This time, last year, I was leading an Earlybird Pages session using our Spring Stories thematic unit—such beautiful stories and pictures about spring. Every time we read a new story, we sensed the anticipation in the air. How exciting, to simultaneously see things growing, blooming, changing right around us.
Colors so bright, food so delicious, bugs and wildlife transforming.
I planted a garden of my about the same time with my family. We planted some vegetables from seedlings. But some of our vegetables and all of our flowers we planted from seed, and these have been so much fun to watch. The first breaking of ground. The first little glimpse of green as it slowly starts to unfurl.
I always research the authors and illustrators before any class I teach. Two of the authors we read about were motivated to write books about their gardens because of memories from their childhood. Monica Wellington wrote, Zinnia’s Flower Garden, and was inspired by her early childhood living in a small town in Switzerland, surrounded by mountains, woods, lakes, orchards fields and farms. Monica writes about subjects she knows about and subjects she wants to know more about. She constantly writes down words and thoughts and collects photos and pictures. She has a big box where she stores her “seeds of ideas”. She rustles around in it when she is thinking of her next book!
Grace Lin wrote her first published book, The Ugly Vegetables, based on her childhood experience of growing Chinese vegetables with her mother, while their neighbors grew beautiful flowers. When interviewed about her ideas for her books, Grace mentioned she travels everywhere with a sketchbook so she can always capture her ideas no matter where she is.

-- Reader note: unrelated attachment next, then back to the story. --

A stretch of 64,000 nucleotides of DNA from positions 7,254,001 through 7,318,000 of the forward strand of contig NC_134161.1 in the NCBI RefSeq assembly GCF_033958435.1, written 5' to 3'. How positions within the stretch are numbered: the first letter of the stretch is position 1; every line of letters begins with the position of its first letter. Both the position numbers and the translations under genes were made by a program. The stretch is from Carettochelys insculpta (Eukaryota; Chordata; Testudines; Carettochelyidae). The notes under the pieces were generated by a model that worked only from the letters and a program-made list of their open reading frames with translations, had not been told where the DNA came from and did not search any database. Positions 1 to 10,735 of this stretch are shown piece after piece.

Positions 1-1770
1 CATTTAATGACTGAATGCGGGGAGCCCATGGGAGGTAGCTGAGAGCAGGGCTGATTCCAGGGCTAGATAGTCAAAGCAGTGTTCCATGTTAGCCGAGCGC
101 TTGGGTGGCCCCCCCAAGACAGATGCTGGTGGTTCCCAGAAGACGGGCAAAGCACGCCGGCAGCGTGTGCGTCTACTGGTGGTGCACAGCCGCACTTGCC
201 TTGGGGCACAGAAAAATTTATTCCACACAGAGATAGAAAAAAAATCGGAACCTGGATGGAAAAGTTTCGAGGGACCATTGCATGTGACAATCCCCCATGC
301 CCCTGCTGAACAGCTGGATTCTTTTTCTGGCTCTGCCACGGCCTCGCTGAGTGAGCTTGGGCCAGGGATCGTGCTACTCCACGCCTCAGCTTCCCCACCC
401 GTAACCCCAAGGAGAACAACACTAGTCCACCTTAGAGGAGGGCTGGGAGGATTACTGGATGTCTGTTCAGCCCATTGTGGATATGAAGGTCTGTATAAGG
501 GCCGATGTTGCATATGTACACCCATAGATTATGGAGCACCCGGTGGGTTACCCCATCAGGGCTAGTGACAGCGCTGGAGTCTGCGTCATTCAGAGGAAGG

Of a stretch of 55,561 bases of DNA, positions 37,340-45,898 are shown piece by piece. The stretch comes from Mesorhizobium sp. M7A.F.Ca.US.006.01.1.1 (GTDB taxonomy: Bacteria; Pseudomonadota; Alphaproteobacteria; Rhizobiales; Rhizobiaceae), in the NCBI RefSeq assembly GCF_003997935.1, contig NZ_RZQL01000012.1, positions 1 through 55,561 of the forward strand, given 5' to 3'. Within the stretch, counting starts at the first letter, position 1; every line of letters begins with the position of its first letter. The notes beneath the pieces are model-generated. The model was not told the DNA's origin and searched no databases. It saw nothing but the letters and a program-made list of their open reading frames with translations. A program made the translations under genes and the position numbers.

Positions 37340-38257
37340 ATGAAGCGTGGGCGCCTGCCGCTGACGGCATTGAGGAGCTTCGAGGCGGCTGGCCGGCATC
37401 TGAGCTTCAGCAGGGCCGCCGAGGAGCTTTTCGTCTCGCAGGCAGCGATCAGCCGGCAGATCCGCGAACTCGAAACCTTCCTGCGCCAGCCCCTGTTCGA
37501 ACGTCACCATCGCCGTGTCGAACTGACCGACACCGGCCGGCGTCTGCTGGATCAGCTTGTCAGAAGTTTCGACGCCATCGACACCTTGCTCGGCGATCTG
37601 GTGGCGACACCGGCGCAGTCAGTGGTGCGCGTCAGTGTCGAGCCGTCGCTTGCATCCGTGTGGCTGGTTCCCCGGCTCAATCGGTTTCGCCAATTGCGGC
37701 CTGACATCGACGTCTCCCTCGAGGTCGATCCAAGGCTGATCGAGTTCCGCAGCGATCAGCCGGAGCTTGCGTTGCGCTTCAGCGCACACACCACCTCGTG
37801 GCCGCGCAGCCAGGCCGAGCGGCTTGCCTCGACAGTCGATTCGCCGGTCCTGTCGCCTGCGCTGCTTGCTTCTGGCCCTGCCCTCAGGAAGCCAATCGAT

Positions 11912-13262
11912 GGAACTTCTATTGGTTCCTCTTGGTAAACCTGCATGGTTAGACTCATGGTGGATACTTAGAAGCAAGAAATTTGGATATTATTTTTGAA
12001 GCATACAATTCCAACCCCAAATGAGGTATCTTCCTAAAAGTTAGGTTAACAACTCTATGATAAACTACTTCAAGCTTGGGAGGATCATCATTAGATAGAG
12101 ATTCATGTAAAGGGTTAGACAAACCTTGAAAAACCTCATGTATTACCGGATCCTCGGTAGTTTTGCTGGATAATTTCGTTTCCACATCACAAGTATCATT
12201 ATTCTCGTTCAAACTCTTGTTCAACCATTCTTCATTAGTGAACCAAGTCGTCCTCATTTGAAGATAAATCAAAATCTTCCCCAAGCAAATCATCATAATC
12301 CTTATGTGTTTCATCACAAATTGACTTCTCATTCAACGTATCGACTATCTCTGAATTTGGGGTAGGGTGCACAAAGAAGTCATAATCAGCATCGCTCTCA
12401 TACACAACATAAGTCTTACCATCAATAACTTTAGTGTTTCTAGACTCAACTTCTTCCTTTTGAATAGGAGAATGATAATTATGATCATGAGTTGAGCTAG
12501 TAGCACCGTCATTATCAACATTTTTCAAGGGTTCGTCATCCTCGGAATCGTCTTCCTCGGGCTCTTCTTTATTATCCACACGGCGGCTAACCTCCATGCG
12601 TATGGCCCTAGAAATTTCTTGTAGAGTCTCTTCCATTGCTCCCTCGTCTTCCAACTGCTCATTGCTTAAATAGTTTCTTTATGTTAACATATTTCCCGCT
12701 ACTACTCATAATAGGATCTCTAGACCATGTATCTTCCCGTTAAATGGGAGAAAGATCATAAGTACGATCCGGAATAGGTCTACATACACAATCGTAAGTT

I love this idea of collecting words and pictures from right around us to fuel our big ideas! These ideas, once planted, grow inside of us and start to unfurl just like our own gardens. The more we tend to these ideas the more they grow and develop into something bright, open, strong, into something we want to share with the people around us. Our curriculum, over time, helps students collect “seeds of ideas” and supports them in planting and tending them.
Consider our brand new Operation Lexicon Word Collecting. Tied to the workbook, three beautiful books will guide students into the wonder of collecting words. Students learn to tease out word meanings and play with application. Words, like food, can be full of flavor and fun.
Last spring I talked to my students about starting their own “seeds of idea” box and carrying their own sketchpads. I shared with my family my desire to create my own idea box. My son Grady created beautiful flowers on the front. I expanded the ideas to include those of my family too! I am excited to continue the work of gardening my ideas this spring and watch them bloom.
There are no limits!
Strong words. Great stories. Beautiful illustrations. My ideas bloom forth!